Kay's Creek

Celebrating Restoration Success

The Nature Conservancy and Ducks Unlimited continue to celebrate the successful Kay’s Creek Restoration Project. From 2004 through 2006, the groups worked together to restore a key 1-mile stretch of Kay’s Creek in Davis County—the major source of water for more than 10,000 acres of wetlands and critical migratory bird habitat at the Great Salt Lake.

The project reversed years of erosion and habitat loss from human impacts, but each spring, the real benefits become visible: the newly improved habitat now attracts thousands of northern pintails, American avocets, sandhill cranes, mallards, and white-faced ibis, among other native species.

“This restoration project is a major success for collaborative conservation and for the bird species that depend on the unique habitats of the Great Salt Lake,” said Dave Livermore, the Conservancy’s Utah State Director. “Nearly 60 percent of the historic wetlands in the river basins in and around the Great Salt Lake have already been lost, so this type of restoration is crucial.” 

“We expected some immediate increase in bird use as a result of the restoration efforts, but the outcome has been better than we could have hoped,” echoed Chris Brown, Great Salt Lake Shorelands Preserve Manager. “Where I used to just see birds occasionally flying overhead, this spring I recorded thousands of them feeding and nesting on the newly expanded wetland habitat and ponds. It’s really exciting.”

Biologists from both organizations observed a dramatic jump in seasonal numbers and species of birds using the area, and most importantly, an encouraging increase in the numbers of birds nesting at the restored section of Kay’s Creek.

“The reason this project succeeded is because of a unique collaboration between conservation biology and engineering,” said Jeff McCreary, Intermountain Regional Biologist with Ducks Unlimited. “We created a science-based plan to recreate the type of native habitat that Kay’s Creek would have offered these birds before decades of human impacts.”

The original restoration plan, developed jointly by the Conservancy and Ducks Unlimited, was to rejuvenate the final mile of Kay’s Creek as it flows into the Conservancy’s 4,000-acre Great Salt Lake Shorelands Preserve in Layton, Utah. The restoration project was specifically designed to elevate the water table and restore the original floodplain along the creek.

Referring to historic information, biologists and engineers worked with construction crews to increase the sinuosity of Kay’s Creek and re-establish a natural meander corridor, as well as install a concrete diversion structure to allow for seasonal water diversion and sediment settlement. Crews then accentuated natural depressions in adjacent meadows where water can now pool and provide habitat for a variety of waterfowl and migratory bird species.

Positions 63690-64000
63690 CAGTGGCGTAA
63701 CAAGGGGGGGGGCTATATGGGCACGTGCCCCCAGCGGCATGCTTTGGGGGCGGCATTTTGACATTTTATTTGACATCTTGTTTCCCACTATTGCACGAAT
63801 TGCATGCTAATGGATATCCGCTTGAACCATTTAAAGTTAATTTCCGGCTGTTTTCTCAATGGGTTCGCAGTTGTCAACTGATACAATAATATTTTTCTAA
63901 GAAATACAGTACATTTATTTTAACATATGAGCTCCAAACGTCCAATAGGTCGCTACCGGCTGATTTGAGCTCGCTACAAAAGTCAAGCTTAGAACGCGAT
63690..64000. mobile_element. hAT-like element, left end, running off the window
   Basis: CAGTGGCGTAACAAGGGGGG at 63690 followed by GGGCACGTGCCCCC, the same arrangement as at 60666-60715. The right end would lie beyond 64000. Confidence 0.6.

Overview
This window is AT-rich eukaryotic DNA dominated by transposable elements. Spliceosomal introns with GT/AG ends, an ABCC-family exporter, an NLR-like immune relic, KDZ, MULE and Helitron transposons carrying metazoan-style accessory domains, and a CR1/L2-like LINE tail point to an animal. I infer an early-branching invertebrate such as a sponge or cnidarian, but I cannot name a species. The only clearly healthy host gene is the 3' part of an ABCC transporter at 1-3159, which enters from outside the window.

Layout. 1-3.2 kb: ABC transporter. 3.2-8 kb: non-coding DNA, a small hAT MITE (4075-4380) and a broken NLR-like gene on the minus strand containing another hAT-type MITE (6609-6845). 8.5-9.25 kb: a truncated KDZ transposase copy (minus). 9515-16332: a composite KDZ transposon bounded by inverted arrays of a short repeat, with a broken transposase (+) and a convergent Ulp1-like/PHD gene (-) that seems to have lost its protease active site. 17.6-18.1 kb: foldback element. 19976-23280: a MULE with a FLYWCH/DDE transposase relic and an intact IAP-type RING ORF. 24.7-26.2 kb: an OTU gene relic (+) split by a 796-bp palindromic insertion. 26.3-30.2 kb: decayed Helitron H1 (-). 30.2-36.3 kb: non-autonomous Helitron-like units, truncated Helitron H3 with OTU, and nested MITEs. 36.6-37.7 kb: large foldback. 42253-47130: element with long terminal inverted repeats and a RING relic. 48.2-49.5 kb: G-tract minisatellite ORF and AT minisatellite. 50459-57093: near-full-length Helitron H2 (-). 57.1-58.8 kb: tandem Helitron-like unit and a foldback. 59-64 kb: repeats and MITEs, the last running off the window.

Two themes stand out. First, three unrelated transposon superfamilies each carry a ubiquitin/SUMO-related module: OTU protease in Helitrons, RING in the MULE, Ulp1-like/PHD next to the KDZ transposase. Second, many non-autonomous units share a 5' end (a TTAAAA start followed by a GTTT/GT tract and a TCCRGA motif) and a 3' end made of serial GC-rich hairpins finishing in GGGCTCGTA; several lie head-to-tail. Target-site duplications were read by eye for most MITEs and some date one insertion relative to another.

“Kay’s Creek used to provide a wealth of habitat for birds and other wildlife, but it has been channelized for agricultural uses and restricted so that it no longer operates as a healthy natural ecosystem,” explained McCreary. “We are just beginning to see the benefits of restoring this area—I predict that bird use will skyrocket over the next few years as the native revegetation takes hold and the system begins to fully function.”

In the future, the Kay’s Creek restoration project should benefit shorebirds such as black-necked stilts, American avocets, and Wilson’s phalaropes, as well as waterfowl such as mallards, cinnamon teal, and Canada geese. The restored creek will also attract beavers, a valuable component of a healthy riparian system. 

“The value of these types of projects is huge,” said Livermore. “The Great Salt Lake is a globally important resource for millions of birds each year, and we are thrilled to partner with Ducks Unlimited and to bring together so many community supporters who care about making sure this natural jewel survives…for the benefit of the birds and Utah’s next generations.”

Both The Nature Conservancy and Ducks Unlimited plan to share the tactics and lessons learned on the successful Kay’s Creek restoration project with local governments and agencies interested in doing similar restoration projects around the state and even nationwide.   

A wide variety of community, state and national support made this project a reality. The initial $345,000 restoration effort was funded by contributions and grants from the North American Wetlands Conservation Act and the National Fish and Wildlife Foundation, as well as generous individual donors to The Nature Conservancy and Ducks Unlimted.

Kay’s Creek is located near Layton City, along the eastern shore of the Great Salt Lake, in Davis County, one of the fastest growing counties in the state. The creek is a 10-mile stream that, in its final mile, flows through The Nature Conservancy’s 4,000-acre Great Salt Lake Shorelands Preserve. Its waters support thousands more acres of valuable and highly productive wetlands on and adjacent to the Preserve. Upstream, however, the creek’s traditional riparian habitat has disappeared due to the effects of development.

Over the last two decades, communities in this area have grown 65 percent and are now considered part of the greater Salt Lake City metropolitan area. The impact of this rapid population growth is accentuated by the region’s geography. Developable land is sandwiched between the Wasatch Mountains on the east and the Great Salt Lake on the west. As development has progressed from east to west, upland buffer zones and seasonally wet areas bordering the Lake have been drained and built upon, eliminating and altering habitat once used by thousands of birds. In undeveloped areas, water diversion, farming, and grazing have altered the natural systems of wetlands and marshes.